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King v. Dep't of Corrections


February 22, 2010


On appeal from a Final Agency Decision of the Department of Corrections.

Per curiam.


Submitted January 6, 2010

Before Judges Sabatino and J. N. Harris.

Arlington King ("King"), a State prisoner, appeals a final agency decision of the Department of Corrections ("the Department") dated June 2, 2009. The final decision upheld discipline the Department imposed upon King for committing prohibited act *.009 (misuse or possession of electronic equipment not authorized for use or retention by an inmate), in violation of N.J.A.C. 10A:4-4.1(a).

The *.009 charge stemmed from an ongoing investigation performed by the Special Investigation Division ("SID"), which revealed that King improperly possessed a cell phone while he was housed at the New Jersey State Prison ("NJSP") in Trenton. The evidence included a transcript of several monitored phone conversations, in which King discussed bringing cell phones into the prison. The evidence also showed that a cell phone had been confiscated from another inmate and had been found to be registered on a cell phone contract in King's name. The proofs reflected that a compromised employee had smuggled two cell phones into the NJSP, one of which was delivered to King.

The disciplinary charges were served upon King, and he received the assistance of a counsel substitute at his ensuing hearing. King elected not to testify in his own behalf.

The hearing officer found King guilty of the *.009 violation. He recommended sanctions of fifteen days of detention, 365 days of administrative segregation, 365 days of lost commutation time, 365 days loss of telephone privileges, and permanent loss of contact visits.

King, who by this point had been transferred to East Jersey State Prison ("East Jersey"), appealed the hearing officer's determination. The guilty finding and sanctions were upheld by the administrator at East Jersey. King pursued a further appeal to this court. The Department moved to remand the matter because King's administrative appeal should have properly been considered by the administrator at NJSP, not East Jersey. In addition, a remand was sought because the SID's report, which the hearing officer had relied upon, should have been marked as a confidential exhibit in the adjudication. We granted the temporary remand, and a re-hearing was arranged. Meanwhile, King was transferred again, this time to South Woods State Prison.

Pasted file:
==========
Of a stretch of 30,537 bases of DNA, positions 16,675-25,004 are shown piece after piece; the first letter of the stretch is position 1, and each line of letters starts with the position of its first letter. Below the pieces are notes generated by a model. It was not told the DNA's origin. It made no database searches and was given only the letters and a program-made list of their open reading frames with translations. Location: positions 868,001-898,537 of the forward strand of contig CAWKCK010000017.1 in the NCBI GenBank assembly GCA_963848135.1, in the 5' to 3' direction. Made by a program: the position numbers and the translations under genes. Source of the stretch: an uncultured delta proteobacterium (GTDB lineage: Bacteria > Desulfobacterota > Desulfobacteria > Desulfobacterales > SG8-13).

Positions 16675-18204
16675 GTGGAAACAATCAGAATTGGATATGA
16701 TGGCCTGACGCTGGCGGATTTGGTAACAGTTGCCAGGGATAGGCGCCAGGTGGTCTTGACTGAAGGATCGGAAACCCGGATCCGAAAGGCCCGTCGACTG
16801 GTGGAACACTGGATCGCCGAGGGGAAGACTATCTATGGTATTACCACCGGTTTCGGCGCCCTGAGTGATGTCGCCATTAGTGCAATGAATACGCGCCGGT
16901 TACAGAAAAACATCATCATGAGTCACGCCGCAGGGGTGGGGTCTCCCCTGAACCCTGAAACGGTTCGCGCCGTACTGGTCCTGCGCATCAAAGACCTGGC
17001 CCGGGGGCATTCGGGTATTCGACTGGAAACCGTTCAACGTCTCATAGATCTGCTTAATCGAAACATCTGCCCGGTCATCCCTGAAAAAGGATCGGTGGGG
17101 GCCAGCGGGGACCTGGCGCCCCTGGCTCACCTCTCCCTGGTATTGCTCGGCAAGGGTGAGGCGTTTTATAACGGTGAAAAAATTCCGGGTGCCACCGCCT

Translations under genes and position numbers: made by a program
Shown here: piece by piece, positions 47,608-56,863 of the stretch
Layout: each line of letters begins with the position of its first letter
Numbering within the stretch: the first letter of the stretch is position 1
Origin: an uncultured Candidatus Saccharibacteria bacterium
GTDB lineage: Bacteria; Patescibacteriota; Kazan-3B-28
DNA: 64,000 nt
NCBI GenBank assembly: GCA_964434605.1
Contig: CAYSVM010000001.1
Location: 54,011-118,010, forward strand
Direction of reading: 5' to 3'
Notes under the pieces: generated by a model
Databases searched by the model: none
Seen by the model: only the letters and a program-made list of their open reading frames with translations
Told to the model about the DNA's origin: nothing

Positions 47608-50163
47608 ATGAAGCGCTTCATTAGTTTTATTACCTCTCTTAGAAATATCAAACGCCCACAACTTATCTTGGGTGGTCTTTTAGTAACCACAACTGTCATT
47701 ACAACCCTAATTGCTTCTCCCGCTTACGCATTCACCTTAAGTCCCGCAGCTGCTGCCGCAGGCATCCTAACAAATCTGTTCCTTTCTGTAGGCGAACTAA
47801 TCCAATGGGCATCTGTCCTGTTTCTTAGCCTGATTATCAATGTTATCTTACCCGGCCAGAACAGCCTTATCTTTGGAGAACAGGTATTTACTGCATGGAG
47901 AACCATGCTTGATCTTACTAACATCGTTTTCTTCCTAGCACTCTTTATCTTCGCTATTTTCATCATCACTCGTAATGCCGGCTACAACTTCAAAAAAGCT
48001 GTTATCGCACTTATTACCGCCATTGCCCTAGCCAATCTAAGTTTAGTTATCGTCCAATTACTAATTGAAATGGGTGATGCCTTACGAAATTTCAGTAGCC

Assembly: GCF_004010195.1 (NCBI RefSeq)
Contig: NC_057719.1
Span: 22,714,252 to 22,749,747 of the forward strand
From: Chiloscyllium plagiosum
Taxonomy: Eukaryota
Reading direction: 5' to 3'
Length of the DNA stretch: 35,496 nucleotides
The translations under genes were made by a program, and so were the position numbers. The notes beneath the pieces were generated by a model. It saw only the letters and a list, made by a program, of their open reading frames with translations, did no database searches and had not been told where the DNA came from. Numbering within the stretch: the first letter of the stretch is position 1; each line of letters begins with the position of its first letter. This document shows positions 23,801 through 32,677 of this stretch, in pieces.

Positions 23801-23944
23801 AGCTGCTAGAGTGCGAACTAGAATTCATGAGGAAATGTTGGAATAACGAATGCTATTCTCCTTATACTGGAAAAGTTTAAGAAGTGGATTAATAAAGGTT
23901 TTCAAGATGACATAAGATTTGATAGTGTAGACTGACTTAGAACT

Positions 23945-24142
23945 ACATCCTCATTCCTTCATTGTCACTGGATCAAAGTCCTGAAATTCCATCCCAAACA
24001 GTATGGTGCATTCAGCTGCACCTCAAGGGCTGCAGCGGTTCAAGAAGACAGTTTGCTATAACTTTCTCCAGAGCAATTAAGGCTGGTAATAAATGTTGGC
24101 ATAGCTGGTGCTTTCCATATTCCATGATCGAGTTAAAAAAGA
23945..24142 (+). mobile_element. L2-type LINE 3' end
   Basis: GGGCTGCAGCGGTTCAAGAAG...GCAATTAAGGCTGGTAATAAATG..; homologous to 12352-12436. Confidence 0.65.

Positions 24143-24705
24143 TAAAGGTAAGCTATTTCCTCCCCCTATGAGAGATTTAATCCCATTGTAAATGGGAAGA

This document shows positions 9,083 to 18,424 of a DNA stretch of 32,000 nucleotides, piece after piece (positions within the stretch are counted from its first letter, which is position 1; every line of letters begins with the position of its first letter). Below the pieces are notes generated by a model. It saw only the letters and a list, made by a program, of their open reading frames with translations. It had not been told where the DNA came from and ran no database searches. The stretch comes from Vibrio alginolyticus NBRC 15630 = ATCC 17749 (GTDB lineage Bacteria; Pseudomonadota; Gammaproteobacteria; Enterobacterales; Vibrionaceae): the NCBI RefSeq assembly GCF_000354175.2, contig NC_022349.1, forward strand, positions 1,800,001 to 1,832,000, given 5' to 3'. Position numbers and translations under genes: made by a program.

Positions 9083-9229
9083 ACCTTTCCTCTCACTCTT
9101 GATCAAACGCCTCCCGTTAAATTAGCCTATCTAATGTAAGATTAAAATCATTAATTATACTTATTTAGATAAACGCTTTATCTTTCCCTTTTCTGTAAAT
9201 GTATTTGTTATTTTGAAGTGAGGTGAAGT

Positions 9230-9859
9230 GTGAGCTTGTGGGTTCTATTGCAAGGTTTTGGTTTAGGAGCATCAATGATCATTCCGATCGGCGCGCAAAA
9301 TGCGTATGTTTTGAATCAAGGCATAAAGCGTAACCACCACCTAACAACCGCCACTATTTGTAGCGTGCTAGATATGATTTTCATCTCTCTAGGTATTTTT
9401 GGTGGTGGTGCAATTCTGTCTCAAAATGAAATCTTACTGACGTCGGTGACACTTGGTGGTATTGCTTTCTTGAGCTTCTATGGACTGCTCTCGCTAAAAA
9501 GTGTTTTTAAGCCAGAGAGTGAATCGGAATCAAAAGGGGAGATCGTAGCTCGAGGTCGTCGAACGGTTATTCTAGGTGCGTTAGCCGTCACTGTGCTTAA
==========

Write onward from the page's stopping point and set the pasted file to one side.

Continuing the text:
The re-hearing was postponed seven times, in part because King sought to procure statements from several witnesses in his defense and requested to confront the Department's witnesses. King also asked for a polygraph examination. The polygraph request was denied by the NJSP administrator.

The re-hearing was completed in May 2009. Again, King was assisted by a counsel substitute. He submitted several written statements in rebuttal to the charges. After considering the proofs on re-hearing, the hearing officer found King guilty of the *.009 infraction. He imposed the same sanctions that had been meted out at the original hearing.

King filed a renewed administrative appeal. This time it was forwarded to the NJSP. An Assistant Superintendent at the NJSP upheld the hearing officer's disposition, in a final decision dated June 2, 2009. The Assistant Superintendent found that "[t]he evidence presented clearly substantiates the charge as written." Among other things, the Assistant Superintendent noted a confidential informant's report inculpating King in the phone-smuggling scheme, and documentation listing a cell phone in King's name. In upholding the sanctions, the Assistant Superintendent underscored the "serious security breach" posed by cell phones within State prisons.

In his appeal of the Department's final decision, King variously argues that (1) he received ineffective assistance from his counsel substitute; (2) he was denied due process because of the delays in completing the final re-hearing; (3) the hearing officer denied him a fair hearing; (4) he was wrongfully denied a polygraph, as well as adequate confrontation and witness statements; (5) the institutional appeal was not timely and properly decided; (6) the finding of guilt was not supported by substantial evidence; and (7) the hearing officer imposed illegal and excessive sanctions, including a loss of visitation privileges.

We have carefully considered each of appellant's contentions, and find that none of them have sufficient merit to warrant discussion in this written opinion. R. 2:11-3(e)(1)(D) and (E). Substantively, there is more than ample confidential and non-confidential proof in the record to furnish substantial evidence of King's guilt. McDonald v. Pinchak, 139 N.J. 188, 201 (1995). Procedurally, we are satisfied that King received at least the minimum level of due process necessary for prison disciplinary hearings. Avant v. Clifford, 67 N.J. 496, 528-33 (1975). The denial of a polygraph was justified, given the minimal role that credibility played in this case, which was heavily substantiated by documentary evidence. Ramirez v. Dep't of Corr., 382 N.J. Super. 18, 23-24 (App. Div. 2005). Lastly, the sanctions imposed in this phone smuggling case, including the loss of contact visits, were entirely appropriate.



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